The crush of electric guitar and cymbal crash from the speakers complement the sounds of a stand mixer beating butter and sugar until fluffy in Kate Leahy’s kitchen. When Leahy co-authored Cookie Love with Chicago chef Mindy Segal, she sometimes turned to Black Sabbath to slip into Segal’s persona. “A tablespoon of me is heavy metal,” begins the head note for the Black Sabbath cookie, inspired by the band and using black cocoa to take the popular chocolate sandwich cookie to the dark side. That combination of cranking up music and cooking isn’t uncommon, as music acts as an important ingredient in cookbook writing.
When Molly Wizenberg worked on revisions for her first book, the New York Times-awarded food memoir with recipes, A Homemade Life, Eddie Vedder’s often plaintive stylings from the Into the Wild soundtrack played in the background. “There was something in that album I wanted to capture.” Wizenberg said. “I listened to it for the place it took me emotionally that I was trying to capture in the book.” Using music as a foil for getting into the creative work eventually yielded a white noise where Wizenberg acknowledged, “at a certain point, I couldn’ t hear it anymore.”
The common theme of baking can be found in Dorie Greenspan’ s cookbooks, but that’ s not the only theme they share. This James Beard award-winning author of 11 cookbooks, most recently, Dorie’s Cookies, confirmed she listens to music all the time and her 5 CD changer in New York’ s been outfitted with the same CDs for 15 years. The music gives a sense of time to her recipe development but at one point, she swapped out the fifth CD. “I was never in a yay! place when I got to CD 5, so I changed it to Zouk.”
In addition to providing a platform to dive into emotional writing and keeping track of time, music also offers a mood boost to food writing cooks. Reggae offered a relaxed atmosphere to recipe development in first time author, Kristin Donnelly’ s kitchen. As she worked on Modern Potluck, she tuned into the Heptones Pandora station. “It put me in a good mood. It created a vibe and I didn’t have to focus on the music.”
For her first cookbook that was due in 90 days, the blender girl, Tess Masters, dove into the “Danger Zone” with Kenny Loggins because the song “got me going.” For her third book, The Perfect Blend, she found a different anthem: “Let It Go” from the animated movie, Frozen.“I had all these pieces in play for the book that were a bit like a Tetris puzzle and when I would get too in my head, my assistant would put on the song and it enabled me to let it all go.” Masters described the release it provided, “I would be five years old again, wondering why I was stressing about the book?”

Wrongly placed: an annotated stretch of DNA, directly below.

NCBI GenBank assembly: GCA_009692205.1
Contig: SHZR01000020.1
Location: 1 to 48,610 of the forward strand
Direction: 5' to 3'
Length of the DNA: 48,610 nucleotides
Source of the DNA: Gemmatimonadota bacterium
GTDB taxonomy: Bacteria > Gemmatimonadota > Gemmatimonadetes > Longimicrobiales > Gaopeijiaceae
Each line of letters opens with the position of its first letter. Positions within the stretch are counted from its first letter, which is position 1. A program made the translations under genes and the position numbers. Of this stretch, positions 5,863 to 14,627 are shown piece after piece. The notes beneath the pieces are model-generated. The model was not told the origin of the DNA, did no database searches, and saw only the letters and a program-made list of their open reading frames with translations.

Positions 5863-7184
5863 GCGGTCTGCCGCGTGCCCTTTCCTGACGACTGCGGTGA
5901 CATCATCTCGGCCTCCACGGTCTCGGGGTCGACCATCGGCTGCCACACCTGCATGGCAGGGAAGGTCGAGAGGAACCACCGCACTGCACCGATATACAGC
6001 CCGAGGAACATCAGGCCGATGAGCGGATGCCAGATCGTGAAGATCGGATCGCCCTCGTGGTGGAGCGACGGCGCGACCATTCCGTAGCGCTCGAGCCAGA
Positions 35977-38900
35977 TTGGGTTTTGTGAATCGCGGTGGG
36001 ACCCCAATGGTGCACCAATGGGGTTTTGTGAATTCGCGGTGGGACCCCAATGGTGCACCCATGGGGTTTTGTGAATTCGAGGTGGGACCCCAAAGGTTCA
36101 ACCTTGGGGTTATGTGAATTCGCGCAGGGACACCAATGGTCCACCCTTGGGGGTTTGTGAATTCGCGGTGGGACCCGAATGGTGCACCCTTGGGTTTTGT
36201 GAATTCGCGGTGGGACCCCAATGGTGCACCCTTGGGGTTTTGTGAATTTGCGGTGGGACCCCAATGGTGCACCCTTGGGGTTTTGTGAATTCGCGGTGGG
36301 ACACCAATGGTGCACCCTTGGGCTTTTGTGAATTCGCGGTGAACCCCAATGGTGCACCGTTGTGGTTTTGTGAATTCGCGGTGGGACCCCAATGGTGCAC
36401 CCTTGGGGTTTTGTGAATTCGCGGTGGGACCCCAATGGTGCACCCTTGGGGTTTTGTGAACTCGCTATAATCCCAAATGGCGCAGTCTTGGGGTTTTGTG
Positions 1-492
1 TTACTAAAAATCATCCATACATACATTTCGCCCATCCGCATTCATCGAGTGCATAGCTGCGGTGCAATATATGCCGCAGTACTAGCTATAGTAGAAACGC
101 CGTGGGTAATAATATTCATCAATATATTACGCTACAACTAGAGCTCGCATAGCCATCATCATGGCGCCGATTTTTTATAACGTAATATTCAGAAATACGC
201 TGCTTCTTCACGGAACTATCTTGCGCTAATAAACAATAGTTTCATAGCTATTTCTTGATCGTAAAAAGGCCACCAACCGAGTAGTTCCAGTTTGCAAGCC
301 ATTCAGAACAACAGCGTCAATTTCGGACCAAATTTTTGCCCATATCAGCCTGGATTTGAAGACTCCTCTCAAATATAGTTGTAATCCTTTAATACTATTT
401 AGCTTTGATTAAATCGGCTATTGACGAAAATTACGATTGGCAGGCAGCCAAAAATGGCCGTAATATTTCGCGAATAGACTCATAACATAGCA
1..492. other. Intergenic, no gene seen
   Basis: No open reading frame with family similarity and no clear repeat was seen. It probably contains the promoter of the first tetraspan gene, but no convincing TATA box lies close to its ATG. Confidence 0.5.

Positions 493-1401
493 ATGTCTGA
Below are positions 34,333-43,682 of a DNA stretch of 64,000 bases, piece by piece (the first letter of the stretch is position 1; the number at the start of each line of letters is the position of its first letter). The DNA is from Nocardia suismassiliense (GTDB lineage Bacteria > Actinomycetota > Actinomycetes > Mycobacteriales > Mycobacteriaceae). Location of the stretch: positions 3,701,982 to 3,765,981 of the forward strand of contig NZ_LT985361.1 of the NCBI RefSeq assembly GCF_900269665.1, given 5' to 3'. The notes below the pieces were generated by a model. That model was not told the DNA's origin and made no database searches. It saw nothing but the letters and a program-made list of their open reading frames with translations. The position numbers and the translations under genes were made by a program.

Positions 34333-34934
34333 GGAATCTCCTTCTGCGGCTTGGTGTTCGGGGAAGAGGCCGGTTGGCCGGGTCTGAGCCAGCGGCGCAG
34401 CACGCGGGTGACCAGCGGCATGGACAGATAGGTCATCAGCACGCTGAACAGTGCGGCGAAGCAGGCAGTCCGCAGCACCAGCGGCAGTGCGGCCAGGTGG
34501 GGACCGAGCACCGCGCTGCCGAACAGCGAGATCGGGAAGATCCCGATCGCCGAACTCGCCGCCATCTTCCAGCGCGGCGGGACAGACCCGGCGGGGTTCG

For her third cookbook, Real Sweet author, Shauna Sever tuned into an Ed Sheeran album on Spotify, recalling the hypnotic guitar drew her into the music, and said, “If I was really desperate, I’ d listen to John Mellencamp.” While writing her fourth cookbook proposal, Sever played the Avett Brothers and the Civil Wars for songs rooted in storytelling.
Some authors turned to music for only specific parts of the cookbook writing process. “I get easily distracted,” said James Beard Foundation and IACP nominated author of five cookbooks, including The Pho Cookbook, Andrea Nguyen.“When I’m writing, I don’ t listen to music, but when I’ m working through recipes, I will turn on my Macy Gray or Burt Bacharach Pandora station as a way to keep off social media while I’ m cooking.”While chopping and preparing her mise en place or during clean-up, Donnelly described also listening to podcasts like Local Mouthful by Philadelphia food writers and cookbook authors, Marisa McClellan and Joy Manning.
“I was all Sia, all the time,” said Molly Yeh of the musical backdrop behind her IACP award-winning first cookbook Molly on the Range. “Sia is the Mahler of pop music.” On the first page of her book, Yeh starts her story by rooting the reader into the big role music has played in her life and that “there was always music around the house.” Of Sia’s music, Yeh said, “her music is so emotional and extreme that it got me into the place of accessing the emotions for my brain and got my memories going. It helped me dig deep and yank them out. It made me feel like, ‘ yay! I’ve got this.” A trained percussionist who studied at Juilliard, Yeh included a shout-out to the Australian singer in the acknowledgements section of her book: “To Sia for providing the round-the-clock soundtrack for writing this book.”
While writing her first cookbook, Steeped: Recipes Infused with Tea, Annelies Zijderveld relied on Coldplay’ s Mylo Xyloto (for cooking) and Snow Patrol’ s Fallen Empires (for writing and editing). She can be found looking for her next favorite taco truck or on Instagram @anneliesz.